Random News Of The Day: Super Bowl Ads

Random News Of The Day: Super Bowl Ads

Sunday, Feb. 6, 2011
10:00 p.m.

By Joe Collins
CSNChicago.com

I was going to write a Super Bowl commercial pieceand it almost got completely derailed once the National Anthem started. Not so much because Christina Aguilera botched the lyrics, but because of this: is it me or does she look like an early-90s version of Cyndi Lauper? Or maybe Snookis long-lost cousin? I had 3-4 paragraphs written on the topic before she finished the song. Oh well, maybe that column will have to come another day.

Anyway

Super Bowl commercials are almost as big as the game itself. If you have ever thrown a party for the big game, there is always that guy that watches the game just for the commercials. Yes, Im that guy. Without the Bears to get excited (or freaked out) about, I had no emotional interest in the game itself. The time would much rather be served by taking in some advertising Americana. After all, these things help keep the economy rolling along, right? These are my five best and worstcommercials seen between 5:00pm CT and the time our beloved northern friends hoisted the Vince Lombardi trophy:
THE FIVE BEST:

--DORITOS FINGER LICKING:

Much like Mother Nature did last week, Doritos simply dominated. Their Pug ad was pretty good, but the Finger Licking ad was one of the best. An office worker gets bummed out after his coworker eats all of the Doritos. So what does he do? He licks the residue off his fingers. Later, another coworker wipes the Doritos residue on the side of his pants and...you can fill in the blank from there. Hey, it doesnt hurt to be a little creepy in commercials, as long as you dont push the envelope too far.

--CHRYSLERIMPORTED FROM DETROIT:

Eminem appeared in two spots in Super Bowl XLV. The first one was by Brisk, featuring the rhyming Eight Mile-er in Claymation. This second one by Chrysler was pretty slick. It featured a remixed Lose Yourself as a backdrop. The driver cruises past various sites in Detroit: The Joe Louis Fist, The Fox Theateretc. Its a bit long 2:00but they got it right with Eminem. Kid Rock and Bob Seger couldnt pull that off.

--DORITOSHOUSE SITTING:

Doritos had three commercials air in the first quarter. The House Sitting one rivaled the Finger Licker. A house sitter notices that the owners fish has gone belly up. He springs him back to life by throwing a few chips into the bowl. He then accidentally knocks over an urn (containing grandpas ashes), spilling the contents all over the floor. Like the fish, the old codger comes back to life thanks to the magical power of, you guessed it, the triangular corn chip.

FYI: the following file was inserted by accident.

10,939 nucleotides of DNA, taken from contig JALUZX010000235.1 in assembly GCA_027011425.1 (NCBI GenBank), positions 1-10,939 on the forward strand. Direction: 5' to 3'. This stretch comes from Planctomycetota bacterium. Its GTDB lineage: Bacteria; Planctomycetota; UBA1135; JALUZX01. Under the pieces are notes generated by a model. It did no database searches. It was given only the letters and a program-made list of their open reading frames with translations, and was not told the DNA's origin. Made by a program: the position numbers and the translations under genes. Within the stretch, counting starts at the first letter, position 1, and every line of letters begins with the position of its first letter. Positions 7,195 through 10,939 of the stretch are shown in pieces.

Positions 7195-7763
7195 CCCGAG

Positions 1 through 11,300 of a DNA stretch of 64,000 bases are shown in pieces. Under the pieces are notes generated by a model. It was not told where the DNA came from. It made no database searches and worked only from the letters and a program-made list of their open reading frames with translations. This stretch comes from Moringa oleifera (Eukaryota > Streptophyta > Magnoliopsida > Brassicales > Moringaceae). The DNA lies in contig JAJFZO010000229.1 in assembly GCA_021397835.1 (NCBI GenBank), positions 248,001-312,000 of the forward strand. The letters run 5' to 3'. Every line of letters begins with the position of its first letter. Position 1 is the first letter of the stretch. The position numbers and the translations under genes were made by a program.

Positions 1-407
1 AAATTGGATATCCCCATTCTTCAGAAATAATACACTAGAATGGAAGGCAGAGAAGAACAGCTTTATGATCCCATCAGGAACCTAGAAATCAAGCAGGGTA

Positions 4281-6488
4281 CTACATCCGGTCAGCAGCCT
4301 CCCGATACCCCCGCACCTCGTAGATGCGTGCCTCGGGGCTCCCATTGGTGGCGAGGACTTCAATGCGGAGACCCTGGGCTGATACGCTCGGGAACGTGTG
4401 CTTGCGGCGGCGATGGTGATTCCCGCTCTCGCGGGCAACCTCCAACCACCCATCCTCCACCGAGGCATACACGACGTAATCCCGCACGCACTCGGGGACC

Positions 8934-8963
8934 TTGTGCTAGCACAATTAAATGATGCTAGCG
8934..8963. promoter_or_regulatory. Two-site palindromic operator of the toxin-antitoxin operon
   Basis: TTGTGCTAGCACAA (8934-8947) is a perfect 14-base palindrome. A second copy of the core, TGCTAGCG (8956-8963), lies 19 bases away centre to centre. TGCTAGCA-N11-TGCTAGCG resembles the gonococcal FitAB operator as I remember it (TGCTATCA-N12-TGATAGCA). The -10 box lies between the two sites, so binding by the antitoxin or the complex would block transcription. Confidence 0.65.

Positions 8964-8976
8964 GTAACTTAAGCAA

--VOLKSWAGEN THE FORCE:

Pint-sized Darth Vader uses The Force on things around the house: the washerdryer, the family dog, a doll and his fathers Volkswagen Passat. But the Passat has a surprise for the young Vader, thanks to an assist from Dad. Worth a chuckle.

--BRIDGESTONE REPLY ALL:

Nothing says fun like accidentally hitting reply all on an office email. One guy figures that out the hard way. He goes on an adventure with help from Bridgestone Tiresto try and stop the message from reaching the unintended targets.

Note: The Budweiser Tiny Dancer one just missed the cut.

THE FIVE WORST:

--PEPSI LOVE HURTS:

I thought it was a pretty mediocre Super Bowl year for Pepsi commercials. This particular commercial and the Pepsi Max Can To The Groin spot were tepid at best. Pepsi did have a decent showing on the Blind Date spot, where the girl is internally over-analyzing about the guy shes withand the guy just wants, well, the obvious. Then, he gets distracted by a Pepsi Max and all he wants is that. Meh.

--COKE THE SEIGE

Much like the Black Eyed Peas halftime show, this spot was overproduced and bloated. Cokes Border commercial made up for this one a little bit, where one guardsman alters the border of his country to give his neighbor a drink.

--BEST BUY OZZY OSBOURNE & JUSTIN BIEBER:

There are only two people in the world who, no matter what they say, will be funny: Mike Tyson and Christopher Walken. Ozzy Osbourne is a close third. Unfortunately, he doesnt get much to say here. No memorable lines. Justin Bieber didnt add much either. The space age backdrop didnt make it for me. Too busy and confusing.

-- POPCORN:

Not really sure what the advertisement was for (I didnt see any specific popcorn corporate logos or anything), but they showed a bunch of guys watching the Super Bowl from the high roller suites. Then they showed Cameron Diaz feeding Alex Rodriguez and it-- -errr uhm. Oh wait. That wasnt a commericial.

--GO DADDY JOAN RIVERS:

Having Danica Patrick seduce mass audience is one thing. But Joan Rivers? Really?

What do you think? What were your top five? Or bottom five?

At the very least, we can hope the Bears are in the Super Bowl next year. We wouldnt have to analyze the commercials that much.

Or something like that.

Bears establishing smash-mouth core with Jordan Howard

Bears establishing smash-mouth core with Jordan Howard

Eric Kush was in some pain after the Bears win over the San Francisco 49ers. But it was a “good” pain, particularly since part of it was inflicted by a teammate.